“T’other day, O’Connell was with me. Amongst other things, he gave me his history in relation to duelling. About a dozen years ago, it happened to him to kill his man.† He declares himself, in private as well as in public, and (strange as it may seem to many of us) as far as I can judge, with sincerity, to be a believer in the religion he professes in public. Not without visible signs of emotion, did he speak to me of the catastrophe. The effect produced by it on his mind was (he said) such, that he made a vow, and that vow was—to make atonement for the transgression: and that atonement consisted in the determination never to engage a second time in the like contest; but to submit to any insult or indignity, how atrocious soever, rather than seek or accept of satisfaction in that shape. Yes: and to make this determination matter of general notoriety; and to this his determination he had hitherto maintained, and ever resolved to maintain, the most inviolable adherence.
“Not so much as five minutes had the report of the occurrence reached me in this my Hermitage, when I sat down to write the scribble, which, in the original, would not have been legible to you: in the meantime, what I hear is—that instead of being the challengee, which would have been too bad, you were actually the challenger, which is still worse. Friends, forsooth!—How narrow must have been the views and minds of friends, by whom advice, with such effects in the train of it, could have been given!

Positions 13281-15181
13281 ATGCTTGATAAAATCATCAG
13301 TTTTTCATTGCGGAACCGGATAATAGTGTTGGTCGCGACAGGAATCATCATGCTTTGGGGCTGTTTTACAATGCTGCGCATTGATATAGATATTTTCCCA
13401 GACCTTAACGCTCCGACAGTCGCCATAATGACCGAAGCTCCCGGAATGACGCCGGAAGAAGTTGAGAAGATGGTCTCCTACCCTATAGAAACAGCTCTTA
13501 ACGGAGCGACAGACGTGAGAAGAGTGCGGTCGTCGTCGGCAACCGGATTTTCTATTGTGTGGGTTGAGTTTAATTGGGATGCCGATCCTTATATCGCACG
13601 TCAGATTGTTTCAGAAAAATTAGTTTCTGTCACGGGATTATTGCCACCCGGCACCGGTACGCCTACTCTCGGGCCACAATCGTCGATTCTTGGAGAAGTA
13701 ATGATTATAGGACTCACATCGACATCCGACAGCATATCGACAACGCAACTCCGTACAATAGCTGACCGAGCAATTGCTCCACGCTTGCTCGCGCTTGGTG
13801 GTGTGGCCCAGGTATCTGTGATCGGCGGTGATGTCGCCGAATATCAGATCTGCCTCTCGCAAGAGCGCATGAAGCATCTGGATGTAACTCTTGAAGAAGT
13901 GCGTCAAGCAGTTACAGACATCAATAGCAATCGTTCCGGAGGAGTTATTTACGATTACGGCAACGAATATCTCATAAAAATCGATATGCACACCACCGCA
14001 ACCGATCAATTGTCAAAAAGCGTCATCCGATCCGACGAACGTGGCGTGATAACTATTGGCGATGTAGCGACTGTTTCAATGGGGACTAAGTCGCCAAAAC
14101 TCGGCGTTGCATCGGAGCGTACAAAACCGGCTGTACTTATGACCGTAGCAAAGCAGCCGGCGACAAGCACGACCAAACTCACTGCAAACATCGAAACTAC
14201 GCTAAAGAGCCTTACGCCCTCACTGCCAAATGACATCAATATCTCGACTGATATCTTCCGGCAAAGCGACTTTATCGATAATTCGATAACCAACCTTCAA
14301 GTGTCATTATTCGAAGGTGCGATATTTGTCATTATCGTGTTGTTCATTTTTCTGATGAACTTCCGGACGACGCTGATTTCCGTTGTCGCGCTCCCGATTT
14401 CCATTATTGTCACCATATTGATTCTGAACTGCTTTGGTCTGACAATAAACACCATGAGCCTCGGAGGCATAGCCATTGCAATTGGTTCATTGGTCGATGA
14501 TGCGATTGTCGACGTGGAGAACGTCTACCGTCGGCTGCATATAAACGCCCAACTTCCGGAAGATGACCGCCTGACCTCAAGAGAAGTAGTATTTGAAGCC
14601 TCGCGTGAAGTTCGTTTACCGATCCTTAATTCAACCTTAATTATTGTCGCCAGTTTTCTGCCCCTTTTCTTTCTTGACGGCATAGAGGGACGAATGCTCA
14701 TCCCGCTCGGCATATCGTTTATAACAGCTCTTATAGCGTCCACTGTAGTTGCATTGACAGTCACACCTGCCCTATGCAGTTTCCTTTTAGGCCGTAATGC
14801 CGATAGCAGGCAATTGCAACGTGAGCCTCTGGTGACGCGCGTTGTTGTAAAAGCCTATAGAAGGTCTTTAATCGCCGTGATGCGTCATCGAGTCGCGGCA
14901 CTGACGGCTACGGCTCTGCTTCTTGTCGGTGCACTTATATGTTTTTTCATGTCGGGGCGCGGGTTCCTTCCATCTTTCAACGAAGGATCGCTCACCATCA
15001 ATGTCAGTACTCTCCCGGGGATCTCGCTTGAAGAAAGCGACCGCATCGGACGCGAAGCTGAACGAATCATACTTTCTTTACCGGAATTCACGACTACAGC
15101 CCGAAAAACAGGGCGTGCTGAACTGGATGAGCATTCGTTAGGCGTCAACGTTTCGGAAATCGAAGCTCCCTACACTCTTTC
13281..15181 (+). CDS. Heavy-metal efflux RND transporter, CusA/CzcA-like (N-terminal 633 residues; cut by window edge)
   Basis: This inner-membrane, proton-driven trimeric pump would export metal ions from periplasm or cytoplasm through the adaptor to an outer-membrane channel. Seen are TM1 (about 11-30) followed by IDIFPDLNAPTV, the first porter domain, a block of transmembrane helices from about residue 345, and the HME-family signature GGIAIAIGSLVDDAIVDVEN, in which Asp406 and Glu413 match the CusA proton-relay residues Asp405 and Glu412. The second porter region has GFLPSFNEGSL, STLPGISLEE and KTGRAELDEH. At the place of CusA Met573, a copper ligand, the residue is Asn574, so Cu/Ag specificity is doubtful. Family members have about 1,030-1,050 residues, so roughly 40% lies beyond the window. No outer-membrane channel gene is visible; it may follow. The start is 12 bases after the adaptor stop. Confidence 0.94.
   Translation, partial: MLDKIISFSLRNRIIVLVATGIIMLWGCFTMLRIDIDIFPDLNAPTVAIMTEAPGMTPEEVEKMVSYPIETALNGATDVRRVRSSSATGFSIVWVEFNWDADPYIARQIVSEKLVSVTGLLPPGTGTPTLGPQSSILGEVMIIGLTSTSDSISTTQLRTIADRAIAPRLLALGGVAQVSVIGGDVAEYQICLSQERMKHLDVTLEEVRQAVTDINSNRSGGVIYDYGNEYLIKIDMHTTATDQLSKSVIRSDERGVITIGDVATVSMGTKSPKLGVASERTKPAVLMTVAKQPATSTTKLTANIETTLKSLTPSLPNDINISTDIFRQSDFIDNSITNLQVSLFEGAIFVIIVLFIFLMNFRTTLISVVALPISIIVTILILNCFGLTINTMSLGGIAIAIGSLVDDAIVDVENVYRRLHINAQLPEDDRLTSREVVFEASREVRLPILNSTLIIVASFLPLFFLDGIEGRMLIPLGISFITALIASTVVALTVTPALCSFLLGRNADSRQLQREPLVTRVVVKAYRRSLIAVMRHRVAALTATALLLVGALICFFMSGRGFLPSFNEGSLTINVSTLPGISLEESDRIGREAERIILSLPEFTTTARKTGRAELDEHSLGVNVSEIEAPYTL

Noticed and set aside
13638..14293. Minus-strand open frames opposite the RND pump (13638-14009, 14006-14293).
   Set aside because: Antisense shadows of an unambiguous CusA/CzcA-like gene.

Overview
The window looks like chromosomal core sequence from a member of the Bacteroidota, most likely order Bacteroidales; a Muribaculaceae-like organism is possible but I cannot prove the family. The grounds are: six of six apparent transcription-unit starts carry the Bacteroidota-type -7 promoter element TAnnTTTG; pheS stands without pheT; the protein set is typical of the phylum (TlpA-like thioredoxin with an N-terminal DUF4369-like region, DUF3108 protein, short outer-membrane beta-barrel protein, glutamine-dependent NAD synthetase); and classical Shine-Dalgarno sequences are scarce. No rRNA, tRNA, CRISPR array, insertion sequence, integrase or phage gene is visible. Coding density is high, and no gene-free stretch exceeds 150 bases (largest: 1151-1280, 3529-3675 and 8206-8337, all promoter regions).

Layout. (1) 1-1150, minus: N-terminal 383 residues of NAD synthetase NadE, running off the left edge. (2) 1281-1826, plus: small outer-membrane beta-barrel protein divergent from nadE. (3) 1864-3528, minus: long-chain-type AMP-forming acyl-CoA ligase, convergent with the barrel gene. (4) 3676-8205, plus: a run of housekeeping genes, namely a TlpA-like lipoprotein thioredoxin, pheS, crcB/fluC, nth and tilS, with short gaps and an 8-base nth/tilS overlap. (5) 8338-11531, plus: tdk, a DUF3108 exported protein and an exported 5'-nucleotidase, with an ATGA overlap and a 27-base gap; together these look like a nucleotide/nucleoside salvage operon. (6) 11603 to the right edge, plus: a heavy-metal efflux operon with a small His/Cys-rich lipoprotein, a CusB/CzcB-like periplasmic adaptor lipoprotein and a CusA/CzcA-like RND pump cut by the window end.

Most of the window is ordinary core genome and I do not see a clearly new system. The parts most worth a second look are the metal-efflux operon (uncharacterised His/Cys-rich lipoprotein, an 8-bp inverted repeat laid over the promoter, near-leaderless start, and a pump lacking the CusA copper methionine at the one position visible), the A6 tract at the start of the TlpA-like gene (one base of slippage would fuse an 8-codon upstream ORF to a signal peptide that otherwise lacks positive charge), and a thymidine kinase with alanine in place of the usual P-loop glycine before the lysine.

“These friends—in name, profession, and appearance; to whom were they so in reality? To yourself, to the king, to Great Britain, to Ireland, to the human species at this present time? To the same species at any future time?—Put to each of them these questions: and take note of his answers.
“In the United States, I am neither unknown nor unheeded. The President, and the present Finance Secretary, were my familiar friends. Propensity to duelling is, in that country, the cardinal vice. In that country, still more than in Ireland, the plague in that shape rages. If I live two years, or at the utmost, three years longer, I shall be, in no small degree, disappointed, if I do not see the plague (as the Bible phrases it) ‘stayed.’